Friday, December 01, 2006

Spotlight on Transportation Issues

Notes for the 30 November Work Session of the Ogden City Council

By Curmudgeon

The meeting began at 5:15 P.M. with a presentation by Mr. Doug Hattery, Deputy Director of the Wasatch Front Regional Council. He had been invited specifically to discuss the pending revision of the WFRC long range transit study, and the three possible new transit route plans, two of which include a route between the Intermodal Hub in downtown Ogden and Weber State University as a designated transit corridor [meaning, Mr. Hattery explained, a corridor with sufficient potential as a transit route that a major investment of funds to improve it would be justified] and one of which does not. Mr. Hattery and Mr. Gregg Scott [also of the WFRC] both told the council that in their view, based on the feasibility studies that had been done by the WRFC, that the downtown to WSU corridor made “the most sense in terms of transit” and should remain in the new Long Range Transit Plan as a designated transit corridor. Mr. Hattery was asked specifically about Mayor Godfrey’s suggestion that if a gondola went in, privately funded, over the same route, transit funds would be “freed up” to be used on projects elsewhere in the County, such for example as a trolley line along Washington Ave. to Riverdale. And so it might be wise, in anticipation of the gondola, to remove the downtown Ogden to WSU corrider from the WFRC long range transit plan. Mr. Hattery replied that in his view, the Long Range Transit Plan should continue to list the downtown to WSU route as a priority transit corridor. If non-public funded gondola is built along that route, all well and good. But [in response to questions from several members], if no privately funded gondola is built, and if the downtown to WSU route is not included in the Long Range Transit Plan, then the city would have to wait some years, for the next revision of the plan [it is revised at four year intervals] before a street car or BRT [bus rapid transit] line over that route would be eligible for federal funds, since a project “must be in our long range transit plan to be eligible for federal funds.”

Don't miss the rest of Curmudgeon's article, which also discusses one of our favorite topics -- what else(?) -- GONDOLAS. Read Curmudgeon's full report here.

We thank gentle reader and regular contributor Curmudgeon for providing this detailed and top-flight narrative; and hereby open the floor for reader comments.

30 comments:

dian said...

Curmudgeon,

Great job! Thank you for attending and writing that report.

I am confused, however, on a couple of issues. I have heard several times that no federal money will be put toward a gondola because gondolas cannot be proven to be a viable means of mass transit.

If indeed this is the case, why then have we heard that the Mayor has put us in a position of either/or? As in either the gondola or the streetcar as a route to WSU?

Why don't we just go ahead and start the federal funding application process for a streetcar anyway? Whatever could be wrong with this, especially if the process takes a decade? That way, once TRAX is in and the federal funds are freed up, we'll be right where we need to be. I assume we could always withdraw from it if we felt we should, which does not seem likely.

Second question: What do streetcars do that buses can't do? (Just asking--I like streetcars, myself.) It seems to me that we could, (and from your report shall probably have to,) get along with buses for quite some time on that corridor. Perhaps we could install some sheltered stops along the routes--I would think that might increase ridership should we feel we need to do that because of congestion.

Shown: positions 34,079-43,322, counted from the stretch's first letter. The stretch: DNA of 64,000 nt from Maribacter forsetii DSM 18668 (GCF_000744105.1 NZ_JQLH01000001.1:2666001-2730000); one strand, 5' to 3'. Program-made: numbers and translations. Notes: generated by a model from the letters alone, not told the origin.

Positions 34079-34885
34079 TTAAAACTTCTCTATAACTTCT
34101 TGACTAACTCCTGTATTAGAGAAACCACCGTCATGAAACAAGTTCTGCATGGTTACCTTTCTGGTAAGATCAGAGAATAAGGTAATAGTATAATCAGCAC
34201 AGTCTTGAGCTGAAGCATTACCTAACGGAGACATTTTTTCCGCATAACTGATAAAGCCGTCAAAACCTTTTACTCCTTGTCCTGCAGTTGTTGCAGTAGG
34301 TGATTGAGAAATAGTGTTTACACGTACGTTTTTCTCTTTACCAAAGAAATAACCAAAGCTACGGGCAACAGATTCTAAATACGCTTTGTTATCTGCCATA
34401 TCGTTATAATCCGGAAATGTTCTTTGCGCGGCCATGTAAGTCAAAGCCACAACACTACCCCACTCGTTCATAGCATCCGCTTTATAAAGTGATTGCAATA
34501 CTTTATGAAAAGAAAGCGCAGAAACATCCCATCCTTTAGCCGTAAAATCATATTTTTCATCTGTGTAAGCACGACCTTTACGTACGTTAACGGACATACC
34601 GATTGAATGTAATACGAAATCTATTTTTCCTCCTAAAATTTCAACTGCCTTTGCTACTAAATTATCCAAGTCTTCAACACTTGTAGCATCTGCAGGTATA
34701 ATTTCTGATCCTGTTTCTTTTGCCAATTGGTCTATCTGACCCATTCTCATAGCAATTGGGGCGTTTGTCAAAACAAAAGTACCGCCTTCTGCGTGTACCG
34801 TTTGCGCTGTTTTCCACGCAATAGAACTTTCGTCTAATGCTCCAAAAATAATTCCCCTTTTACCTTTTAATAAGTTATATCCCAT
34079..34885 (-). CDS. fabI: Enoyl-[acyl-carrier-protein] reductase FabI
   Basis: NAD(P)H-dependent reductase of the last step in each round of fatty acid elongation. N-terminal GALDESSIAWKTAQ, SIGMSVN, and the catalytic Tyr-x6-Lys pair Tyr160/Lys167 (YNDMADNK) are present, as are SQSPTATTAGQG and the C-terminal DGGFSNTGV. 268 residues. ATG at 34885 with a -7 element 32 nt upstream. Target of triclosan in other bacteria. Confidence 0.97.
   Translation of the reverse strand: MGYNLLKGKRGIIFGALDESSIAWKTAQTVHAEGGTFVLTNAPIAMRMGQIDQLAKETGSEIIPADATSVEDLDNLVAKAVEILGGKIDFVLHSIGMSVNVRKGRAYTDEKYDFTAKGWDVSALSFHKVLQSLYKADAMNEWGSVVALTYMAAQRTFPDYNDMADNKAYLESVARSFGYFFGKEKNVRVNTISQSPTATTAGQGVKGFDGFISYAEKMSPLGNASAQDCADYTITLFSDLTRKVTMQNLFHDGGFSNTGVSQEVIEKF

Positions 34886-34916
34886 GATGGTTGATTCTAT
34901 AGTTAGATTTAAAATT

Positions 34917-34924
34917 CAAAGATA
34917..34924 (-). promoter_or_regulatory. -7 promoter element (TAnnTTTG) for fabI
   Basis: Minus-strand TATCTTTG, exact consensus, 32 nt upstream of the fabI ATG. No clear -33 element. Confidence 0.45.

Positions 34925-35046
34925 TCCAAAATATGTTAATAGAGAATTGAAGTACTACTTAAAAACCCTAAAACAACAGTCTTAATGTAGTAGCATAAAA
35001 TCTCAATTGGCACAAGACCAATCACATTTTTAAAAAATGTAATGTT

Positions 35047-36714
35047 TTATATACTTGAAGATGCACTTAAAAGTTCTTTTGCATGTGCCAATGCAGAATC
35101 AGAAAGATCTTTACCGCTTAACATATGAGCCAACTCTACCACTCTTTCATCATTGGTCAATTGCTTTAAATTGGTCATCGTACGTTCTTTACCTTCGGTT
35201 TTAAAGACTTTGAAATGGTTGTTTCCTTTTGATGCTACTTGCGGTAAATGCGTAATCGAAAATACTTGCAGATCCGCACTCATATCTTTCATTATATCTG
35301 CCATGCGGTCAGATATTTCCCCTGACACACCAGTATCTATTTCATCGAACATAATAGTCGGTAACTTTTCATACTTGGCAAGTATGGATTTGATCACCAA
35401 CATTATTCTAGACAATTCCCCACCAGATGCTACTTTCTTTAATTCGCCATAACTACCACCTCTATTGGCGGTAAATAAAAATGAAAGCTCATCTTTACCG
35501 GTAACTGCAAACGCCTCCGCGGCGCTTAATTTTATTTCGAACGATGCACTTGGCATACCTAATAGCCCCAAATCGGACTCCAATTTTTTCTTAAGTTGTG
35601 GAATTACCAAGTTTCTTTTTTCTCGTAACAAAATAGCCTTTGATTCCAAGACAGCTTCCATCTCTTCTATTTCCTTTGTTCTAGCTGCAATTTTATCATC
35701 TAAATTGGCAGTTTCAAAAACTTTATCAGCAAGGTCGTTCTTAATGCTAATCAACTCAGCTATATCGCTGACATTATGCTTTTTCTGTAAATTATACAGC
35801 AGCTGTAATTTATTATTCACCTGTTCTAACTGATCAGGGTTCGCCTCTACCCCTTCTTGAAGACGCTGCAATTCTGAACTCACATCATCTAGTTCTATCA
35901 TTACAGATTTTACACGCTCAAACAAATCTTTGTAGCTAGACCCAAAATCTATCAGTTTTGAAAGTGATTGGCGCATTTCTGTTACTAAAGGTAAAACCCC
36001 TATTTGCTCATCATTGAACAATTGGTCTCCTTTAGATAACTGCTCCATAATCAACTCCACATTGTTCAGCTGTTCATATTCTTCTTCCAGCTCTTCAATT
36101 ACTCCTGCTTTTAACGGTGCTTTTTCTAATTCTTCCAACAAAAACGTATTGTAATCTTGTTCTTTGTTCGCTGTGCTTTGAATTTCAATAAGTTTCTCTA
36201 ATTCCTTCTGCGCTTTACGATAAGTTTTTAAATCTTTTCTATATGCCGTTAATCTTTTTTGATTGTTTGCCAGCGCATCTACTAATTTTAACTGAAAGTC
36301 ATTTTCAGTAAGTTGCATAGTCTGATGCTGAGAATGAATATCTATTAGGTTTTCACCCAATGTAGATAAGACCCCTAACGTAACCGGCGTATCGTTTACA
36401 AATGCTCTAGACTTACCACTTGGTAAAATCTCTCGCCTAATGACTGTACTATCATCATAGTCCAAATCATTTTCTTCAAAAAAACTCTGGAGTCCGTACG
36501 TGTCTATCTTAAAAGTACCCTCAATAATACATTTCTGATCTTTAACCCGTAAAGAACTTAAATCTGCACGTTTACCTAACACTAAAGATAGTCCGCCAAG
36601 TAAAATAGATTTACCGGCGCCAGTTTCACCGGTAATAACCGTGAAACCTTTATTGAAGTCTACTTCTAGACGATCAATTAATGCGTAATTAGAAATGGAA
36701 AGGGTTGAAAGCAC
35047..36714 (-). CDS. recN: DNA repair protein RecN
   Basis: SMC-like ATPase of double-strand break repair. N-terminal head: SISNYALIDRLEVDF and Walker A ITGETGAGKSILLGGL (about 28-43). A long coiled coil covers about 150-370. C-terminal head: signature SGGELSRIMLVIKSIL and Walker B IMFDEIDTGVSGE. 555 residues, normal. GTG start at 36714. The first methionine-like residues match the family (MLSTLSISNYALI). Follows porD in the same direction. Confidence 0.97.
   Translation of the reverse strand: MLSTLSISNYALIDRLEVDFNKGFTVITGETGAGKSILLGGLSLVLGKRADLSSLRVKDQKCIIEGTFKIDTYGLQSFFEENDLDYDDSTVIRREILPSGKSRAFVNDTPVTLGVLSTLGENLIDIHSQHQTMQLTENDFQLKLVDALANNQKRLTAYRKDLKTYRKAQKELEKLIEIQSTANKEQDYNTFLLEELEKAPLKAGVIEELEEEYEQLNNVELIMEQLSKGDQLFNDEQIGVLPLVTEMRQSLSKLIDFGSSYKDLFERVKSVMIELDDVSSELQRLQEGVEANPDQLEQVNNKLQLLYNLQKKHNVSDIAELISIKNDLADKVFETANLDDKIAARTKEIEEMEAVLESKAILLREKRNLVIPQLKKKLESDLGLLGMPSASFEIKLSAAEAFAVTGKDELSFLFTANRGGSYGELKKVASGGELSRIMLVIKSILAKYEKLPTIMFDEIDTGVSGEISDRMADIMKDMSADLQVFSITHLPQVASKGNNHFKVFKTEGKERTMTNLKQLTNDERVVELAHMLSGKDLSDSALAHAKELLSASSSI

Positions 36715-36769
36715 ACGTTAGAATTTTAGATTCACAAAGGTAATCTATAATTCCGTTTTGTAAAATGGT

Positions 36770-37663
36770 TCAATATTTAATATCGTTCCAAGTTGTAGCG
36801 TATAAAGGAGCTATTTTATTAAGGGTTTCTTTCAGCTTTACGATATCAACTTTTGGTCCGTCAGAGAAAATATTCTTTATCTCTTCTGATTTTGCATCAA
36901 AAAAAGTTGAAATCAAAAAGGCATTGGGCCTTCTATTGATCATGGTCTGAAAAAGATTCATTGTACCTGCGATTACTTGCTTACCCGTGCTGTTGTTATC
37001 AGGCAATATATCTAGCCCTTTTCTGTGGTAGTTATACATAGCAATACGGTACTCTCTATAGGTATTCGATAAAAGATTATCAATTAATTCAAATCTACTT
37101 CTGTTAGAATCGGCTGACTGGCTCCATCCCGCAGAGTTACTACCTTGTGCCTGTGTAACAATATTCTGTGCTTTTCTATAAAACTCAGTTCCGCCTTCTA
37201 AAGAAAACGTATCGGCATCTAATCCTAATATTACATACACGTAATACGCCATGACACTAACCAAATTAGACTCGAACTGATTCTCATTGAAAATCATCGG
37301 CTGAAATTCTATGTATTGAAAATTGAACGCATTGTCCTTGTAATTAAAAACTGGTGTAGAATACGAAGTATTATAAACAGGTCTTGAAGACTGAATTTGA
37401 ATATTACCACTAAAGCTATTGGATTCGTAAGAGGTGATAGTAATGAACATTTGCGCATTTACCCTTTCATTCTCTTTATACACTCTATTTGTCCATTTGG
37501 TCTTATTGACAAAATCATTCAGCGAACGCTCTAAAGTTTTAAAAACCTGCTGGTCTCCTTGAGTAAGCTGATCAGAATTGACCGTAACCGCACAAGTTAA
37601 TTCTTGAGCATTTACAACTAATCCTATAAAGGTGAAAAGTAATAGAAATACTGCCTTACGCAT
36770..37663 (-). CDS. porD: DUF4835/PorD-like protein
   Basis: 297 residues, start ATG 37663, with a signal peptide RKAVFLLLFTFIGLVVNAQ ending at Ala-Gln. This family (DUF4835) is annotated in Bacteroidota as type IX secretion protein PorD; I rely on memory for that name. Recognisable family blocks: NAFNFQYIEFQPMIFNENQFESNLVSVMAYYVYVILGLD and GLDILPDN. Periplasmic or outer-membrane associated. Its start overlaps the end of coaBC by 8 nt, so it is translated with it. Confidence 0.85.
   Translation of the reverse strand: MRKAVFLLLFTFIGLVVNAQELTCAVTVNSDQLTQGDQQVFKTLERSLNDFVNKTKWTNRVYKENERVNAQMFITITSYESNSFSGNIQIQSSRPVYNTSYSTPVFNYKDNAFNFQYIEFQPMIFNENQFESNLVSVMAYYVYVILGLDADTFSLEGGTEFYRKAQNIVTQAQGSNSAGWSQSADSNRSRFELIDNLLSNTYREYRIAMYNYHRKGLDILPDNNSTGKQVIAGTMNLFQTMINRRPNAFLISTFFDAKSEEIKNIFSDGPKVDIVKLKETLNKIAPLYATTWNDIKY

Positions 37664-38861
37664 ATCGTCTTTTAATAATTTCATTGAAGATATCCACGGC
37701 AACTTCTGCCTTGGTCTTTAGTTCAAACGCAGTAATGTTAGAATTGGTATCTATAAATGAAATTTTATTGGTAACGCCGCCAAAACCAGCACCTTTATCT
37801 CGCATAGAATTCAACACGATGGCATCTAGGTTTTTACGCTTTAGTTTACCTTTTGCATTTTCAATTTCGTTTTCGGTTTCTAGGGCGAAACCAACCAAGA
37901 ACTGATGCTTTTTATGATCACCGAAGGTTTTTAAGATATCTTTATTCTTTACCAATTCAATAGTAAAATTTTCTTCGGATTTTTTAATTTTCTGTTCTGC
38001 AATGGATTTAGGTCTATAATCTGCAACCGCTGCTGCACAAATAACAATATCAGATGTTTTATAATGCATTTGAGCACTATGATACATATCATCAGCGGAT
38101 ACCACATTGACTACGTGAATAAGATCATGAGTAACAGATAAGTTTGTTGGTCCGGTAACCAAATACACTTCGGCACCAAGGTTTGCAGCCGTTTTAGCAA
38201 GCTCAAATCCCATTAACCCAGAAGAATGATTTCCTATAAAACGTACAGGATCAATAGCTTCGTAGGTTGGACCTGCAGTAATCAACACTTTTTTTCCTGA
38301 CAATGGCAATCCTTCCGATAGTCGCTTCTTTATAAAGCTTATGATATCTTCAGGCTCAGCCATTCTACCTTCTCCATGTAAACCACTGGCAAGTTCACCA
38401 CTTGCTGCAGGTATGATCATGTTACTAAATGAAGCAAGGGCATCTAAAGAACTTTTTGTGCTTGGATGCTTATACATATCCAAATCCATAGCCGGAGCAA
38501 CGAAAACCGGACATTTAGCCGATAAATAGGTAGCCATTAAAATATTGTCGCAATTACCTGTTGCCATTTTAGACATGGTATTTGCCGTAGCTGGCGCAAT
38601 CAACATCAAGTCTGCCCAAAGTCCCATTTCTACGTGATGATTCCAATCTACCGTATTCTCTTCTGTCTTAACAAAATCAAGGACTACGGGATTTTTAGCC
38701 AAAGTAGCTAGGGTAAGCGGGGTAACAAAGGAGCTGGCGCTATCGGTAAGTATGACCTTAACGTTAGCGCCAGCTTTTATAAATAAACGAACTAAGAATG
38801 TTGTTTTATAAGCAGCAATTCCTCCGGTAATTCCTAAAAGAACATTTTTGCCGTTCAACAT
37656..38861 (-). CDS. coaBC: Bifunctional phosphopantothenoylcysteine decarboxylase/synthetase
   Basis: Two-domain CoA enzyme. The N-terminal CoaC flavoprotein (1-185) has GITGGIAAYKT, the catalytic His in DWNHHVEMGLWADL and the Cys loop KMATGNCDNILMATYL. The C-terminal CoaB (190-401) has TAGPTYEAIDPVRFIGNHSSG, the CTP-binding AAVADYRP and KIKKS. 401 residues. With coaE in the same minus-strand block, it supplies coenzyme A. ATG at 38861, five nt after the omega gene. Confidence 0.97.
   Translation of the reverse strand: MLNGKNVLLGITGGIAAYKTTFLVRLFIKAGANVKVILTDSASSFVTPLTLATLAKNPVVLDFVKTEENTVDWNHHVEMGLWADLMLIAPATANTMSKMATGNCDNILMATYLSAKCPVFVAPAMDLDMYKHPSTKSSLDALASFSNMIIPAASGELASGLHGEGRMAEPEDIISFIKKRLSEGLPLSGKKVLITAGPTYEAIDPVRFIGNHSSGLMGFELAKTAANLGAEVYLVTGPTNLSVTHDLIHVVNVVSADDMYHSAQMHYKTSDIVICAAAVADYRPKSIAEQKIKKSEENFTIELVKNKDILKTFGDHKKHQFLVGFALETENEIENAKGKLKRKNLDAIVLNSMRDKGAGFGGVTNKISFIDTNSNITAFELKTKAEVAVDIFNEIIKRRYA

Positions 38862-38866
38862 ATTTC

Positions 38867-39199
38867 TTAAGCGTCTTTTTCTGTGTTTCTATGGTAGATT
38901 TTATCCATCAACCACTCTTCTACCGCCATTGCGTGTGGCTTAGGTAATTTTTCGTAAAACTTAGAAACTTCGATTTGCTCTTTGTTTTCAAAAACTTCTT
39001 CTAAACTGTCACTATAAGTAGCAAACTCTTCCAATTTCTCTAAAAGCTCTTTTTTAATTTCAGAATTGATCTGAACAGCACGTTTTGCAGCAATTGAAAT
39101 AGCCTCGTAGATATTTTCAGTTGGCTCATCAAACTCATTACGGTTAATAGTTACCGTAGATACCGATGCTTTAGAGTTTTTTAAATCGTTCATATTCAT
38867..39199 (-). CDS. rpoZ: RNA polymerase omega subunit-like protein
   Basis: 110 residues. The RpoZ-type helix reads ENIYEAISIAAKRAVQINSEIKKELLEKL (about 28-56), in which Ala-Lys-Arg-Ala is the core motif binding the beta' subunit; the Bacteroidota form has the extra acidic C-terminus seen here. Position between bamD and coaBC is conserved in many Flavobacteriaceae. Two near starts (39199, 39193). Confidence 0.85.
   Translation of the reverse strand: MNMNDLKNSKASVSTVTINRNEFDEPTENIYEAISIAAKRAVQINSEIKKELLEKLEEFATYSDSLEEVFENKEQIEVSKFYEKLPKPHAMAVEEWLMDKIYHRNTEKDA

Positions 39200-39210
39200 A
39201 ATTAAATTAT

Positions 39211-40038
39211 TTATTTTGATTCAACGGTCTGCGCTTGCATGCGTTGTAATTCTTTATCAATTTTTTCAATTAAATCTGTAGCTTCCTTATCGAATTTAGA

I was very happy to read these things:

The Council had declined Mayor Godfrey’s invitation to go along on his gondola tour to Telluride...Mr. Safsten said “I am not interested in a trip to gondolas until we actually get a proposal. If a proposal is much more delayed, a trip right now might not be particularly valuable.”

and:

Mrs. Jeske objected that “I don’t want to spend any more money on this until we have a proposal. Mrs. Van Hooser said “I agree.” There seemed to be general consensus on the point.

Thank heavens for that. Although this was a Work Session and not on the official record, perhaps these sentiments will find their way officially into the official record in the near future.

It's good to know where we are on this. Also, your comment that the Council is genuinely interested in dialogue with the community is something I agree with and have remarked upon from time to time. Even if one disagrees with their decisions sometimes, it cannot be denied that they are a dedicated and conscientious group of people.

Curmudgeon said...

On the what can trolleys do that busses cannot: Mr. Scott I believe pointed out that people seem to prefer rail transit. That more of them will ride that, if available, over a particular route than will ride buses over the same route.

As for doing BRT first, rail later: that was brought up, but it was also pointed out that that inevitably costs more in the long run since you have to tear out at least some infrastructure you put in for say BRT [though not a great deal] to better accommodate rail. That the least expensive way to design and build was to design and build for the final system you intended to install right from the start. Though some cities have begun with bus or BRT and are now shifting to rail. "Phasing in" from BRT to rail can be done, but it is more expensive the WFRC representatives said.

conservative said...

The UTA has just spent $9 million on new buses and will be spending another $9 million after the first of the year so why don't we forget spending any money for streetcars when these buses are state of the art and will last a very long time.

We need a lot more items than streetcars.

We also need to pay off some debt.

TT said...